Latino high school students in Rhode Island and Texas shared the same kind of anxiety over the possible immigration arrests or detentions of loved ones — even though the states’ levels of enforcement vary widely—according to a study released Tuesday.
“This study documents widespread fear of immigration enforcement and high levels of anxiety, depression and PTSD symptoms across a sample of Latino high school students — levels that were high for youth born in the United States as well as those born outside the country,” the authors said about the findings, released by the Migration Policy Institute with research from the University of Houston and Rhode Island College.
Over half of the Latino adolescents surveyed reported symptoms of mental health conditions that were significant enough to warrant treatment.
Researchers surveyed students in five high schools in Harris County, Texas, which had more Immigration and Customs Enforcement arrests than any other county in the country in 2018. Texas law bars local law enforcement agencies from refusing to work with federal immigration officials.
The researchers also surveyed students in six high schools in Rhode Island, where there is relatively low ICE activity and local law enforcement is restricted from cooperating with federal officials. Surveys were conducted during the 2018-19 school year.
According to the report, 59 percent of the students feared that someone close to them would be arrested and deported and 56 percent knew someone who has been deported.
A greater share of Harris County’s students, 67 percent, feared that someone close to them would be deported, compared to 52 percent of the Rhode Island students.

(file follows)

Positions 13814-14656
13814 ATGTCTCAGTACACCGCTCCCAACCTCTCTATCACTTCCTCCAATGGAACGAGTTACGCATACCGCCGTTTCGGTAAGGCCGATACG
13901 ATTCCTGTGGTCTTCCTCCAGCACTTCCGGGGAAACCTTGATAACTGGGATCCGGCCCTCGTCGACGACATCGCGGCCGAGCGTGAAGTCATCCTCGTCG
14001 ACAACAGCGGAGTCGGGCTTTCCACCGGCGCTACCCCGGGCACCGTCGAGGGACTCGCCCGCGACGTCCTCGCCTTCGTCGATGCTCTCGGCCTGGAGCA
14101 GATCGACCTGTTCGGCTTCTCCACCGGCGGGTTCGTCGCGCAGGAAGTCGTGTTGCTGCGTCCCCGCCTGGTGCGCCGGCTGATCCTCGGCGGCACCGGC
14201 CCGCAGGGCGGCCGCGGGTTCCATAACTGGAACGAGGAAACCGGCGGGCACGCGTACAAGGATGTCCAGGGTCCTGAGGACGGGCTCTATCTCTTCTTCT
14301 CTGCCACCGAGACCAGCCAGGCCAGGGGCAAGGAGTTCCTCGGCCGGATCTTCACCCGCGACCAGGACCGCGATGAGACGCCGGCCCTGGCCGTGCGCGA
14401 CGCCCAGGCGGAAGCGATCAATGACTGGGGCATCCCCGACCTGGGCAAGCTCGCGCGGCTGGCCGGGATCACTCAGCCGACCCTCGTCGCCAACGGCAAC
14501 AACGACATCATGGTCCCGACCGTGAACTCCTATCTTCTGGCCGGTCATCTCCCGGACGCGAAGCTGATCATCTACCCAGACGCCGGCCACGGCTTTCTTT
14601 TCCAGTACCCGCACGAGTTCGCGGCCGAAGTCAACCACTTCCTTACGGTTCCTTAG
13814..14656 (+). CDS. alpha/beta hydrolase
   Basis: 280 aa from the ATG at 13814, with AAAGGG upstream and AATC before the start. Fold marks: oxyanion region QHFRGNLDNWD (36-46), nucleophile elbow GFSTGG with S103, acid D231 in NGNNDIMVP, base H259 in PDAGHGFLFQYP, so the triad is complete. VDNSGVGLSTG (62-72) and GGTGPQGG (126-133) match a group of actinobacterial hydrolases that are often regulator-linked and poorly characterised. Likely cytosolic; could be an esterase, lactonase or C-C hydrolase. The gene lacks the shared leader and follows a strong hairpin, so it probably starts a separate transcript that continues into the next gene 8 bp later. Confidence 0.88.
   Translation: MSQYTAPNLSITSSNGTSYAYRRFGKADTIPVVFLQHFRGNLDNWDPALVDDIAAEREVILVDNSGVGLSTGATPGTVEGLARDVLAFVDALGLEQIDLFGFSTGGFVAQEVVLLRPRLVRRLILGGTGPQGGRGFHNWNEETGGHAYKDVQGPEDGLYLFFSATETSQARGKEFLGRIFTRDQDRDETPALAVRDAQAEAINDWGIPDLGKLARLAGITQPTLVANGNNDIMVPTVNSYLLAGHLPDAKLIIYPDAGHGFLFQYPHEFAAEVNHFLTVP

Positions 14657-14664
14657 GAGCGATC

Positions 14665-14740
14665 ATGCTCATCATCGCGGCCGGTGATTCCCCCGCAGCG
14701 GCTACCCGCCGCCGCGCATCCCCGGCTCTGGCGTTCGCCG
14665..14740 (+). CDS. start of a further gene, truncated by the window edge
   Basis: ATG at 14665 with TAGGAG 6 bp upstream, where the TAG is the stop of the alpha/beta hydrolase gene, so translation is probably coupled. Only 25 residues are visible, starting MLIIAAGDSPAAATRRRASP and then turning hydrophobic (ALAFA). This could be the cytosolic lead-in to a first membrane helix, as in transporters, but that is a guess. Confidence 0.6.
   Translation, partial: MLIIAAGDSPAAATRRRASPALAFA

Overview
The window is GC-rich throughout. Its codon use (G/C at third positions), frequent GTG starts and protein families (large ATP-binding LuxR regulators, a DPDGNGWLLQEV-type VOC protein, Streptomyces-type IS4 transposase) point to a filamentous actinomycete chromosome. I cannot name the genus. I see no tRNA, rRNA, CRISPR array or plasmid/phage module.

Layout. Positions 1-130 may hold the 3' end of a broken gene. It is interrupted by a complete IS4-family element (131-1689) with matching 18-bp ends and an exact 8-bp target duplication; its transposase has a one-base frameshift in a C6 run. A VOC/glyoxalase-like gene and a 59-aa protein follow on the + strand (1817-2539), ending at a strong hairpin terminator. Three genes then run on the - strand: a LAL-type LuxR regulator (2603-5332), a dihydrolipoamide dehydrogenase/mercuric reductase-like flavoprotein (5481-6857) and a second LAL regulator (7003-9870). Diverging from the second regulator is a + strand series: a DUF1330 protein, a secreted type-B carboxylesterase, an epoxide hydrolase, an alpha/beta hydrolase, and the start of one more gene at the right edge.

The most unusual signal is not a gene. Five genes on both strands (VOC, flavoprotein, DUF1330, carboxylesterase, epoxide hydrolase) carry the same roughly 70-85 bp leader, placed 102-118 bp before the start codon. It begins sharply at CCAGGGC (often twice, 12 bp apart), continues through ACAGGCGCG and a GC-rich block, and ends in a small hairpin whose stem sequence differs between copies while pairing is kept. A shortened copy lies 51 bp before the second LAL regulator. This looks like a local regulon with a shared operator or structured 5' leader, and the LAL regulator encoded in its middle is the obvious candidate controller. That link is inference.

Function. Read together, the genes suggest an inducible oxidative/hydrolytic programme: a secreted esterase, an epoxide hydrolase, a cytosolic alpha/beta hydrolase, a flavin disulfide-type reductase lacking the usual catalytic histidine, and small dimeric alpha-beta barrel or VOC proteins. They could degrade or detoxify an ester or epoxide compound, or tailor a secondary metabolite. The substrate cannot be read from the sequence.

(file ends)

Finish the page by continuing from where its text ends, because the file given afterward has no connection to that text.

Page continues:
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One-third of all students said they were afraid that they would be deported themselves, including 12 percent of U.S.-born students. In addition, a third said they had made behavioral changes, such as not driving or forgoing religious services, for fear that they’d be deported.
Almost 6 in 10 experience PTSD
The researchers said adolescence is a critical period in life when young people develop social, cultural and political identities and “become aware of how society’s structures and institutions can affect them and their families.”
“Latinos are about one-quarter of U.S. high school students and they are expected to account for almost all U.S. labor force growth in coming decades,” the report says. “Their mental health and school engagement will influence their future productivity and the future strength of the U.S. economy, as studies have shown young adults with severe mental-health conditions experience difficulties in the labor market later in life.”
More than half of the students reported mental health conditions. Two-thirds met the clinical threshold for anxiety, 58 percent for post-traumatic stress disorder, or PTSD, and 55 percent for depression, the researchers found.
The students in Rhode Island were as likely to report symptoms of mental health issues as those in Harris County. Researchers said the result and similar findings show that state and local policies limiting cooperation with ICE may not entirely shield youth from related mental health conditions.
The researchers noted that the students were facing other issues that affected their mental health, including economic hardship, traumatic experiences and discrimination. At the same time, many students exhibited resilience and spirituality. Family, sports and school engagement could help mitigate their trauma and other stressors, the researchers said.
A number of the schools in the study were actively trying to address their students’ fears and provide help; their strategies are discussed in the study.